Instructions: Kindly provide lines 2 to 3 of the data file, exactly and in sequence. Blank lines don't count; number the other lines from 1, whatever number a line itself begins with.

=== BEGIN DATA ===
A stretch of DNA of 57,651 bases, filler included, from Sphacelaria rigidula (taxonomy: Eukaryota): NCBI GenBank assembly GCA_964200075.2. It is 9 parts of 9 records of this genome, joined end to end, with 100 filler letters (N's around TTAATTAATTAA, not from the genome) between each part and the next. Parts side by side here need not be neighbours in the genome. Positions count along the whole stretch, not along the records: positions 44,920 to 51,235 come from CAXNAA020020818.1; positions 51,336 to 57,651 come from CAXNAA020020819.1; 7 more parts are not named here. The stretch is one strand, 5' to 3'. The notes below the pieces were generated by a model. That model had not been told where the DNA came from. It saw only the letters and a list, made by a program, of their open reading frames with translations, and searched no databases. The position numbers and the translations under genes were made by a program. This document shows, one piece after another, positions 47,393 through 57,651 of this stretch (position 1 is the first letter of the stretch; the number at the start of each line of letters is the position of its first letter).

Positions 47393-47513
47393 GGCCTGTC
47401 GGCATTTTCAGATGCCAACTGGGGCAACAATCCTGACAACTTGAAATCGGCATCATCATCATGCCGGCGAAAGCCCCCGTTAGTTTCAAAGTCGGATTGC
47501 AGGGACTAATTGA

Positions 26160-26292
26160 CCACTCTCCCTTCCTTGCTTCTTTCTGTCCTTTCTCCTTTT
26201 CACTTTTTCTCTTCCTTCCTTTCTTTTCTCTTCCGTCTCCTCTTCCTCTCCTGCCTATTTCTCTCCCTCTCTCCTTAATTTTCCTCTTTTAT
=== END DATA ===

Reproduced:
Positions 47393-47513
47393 GGCCTGTC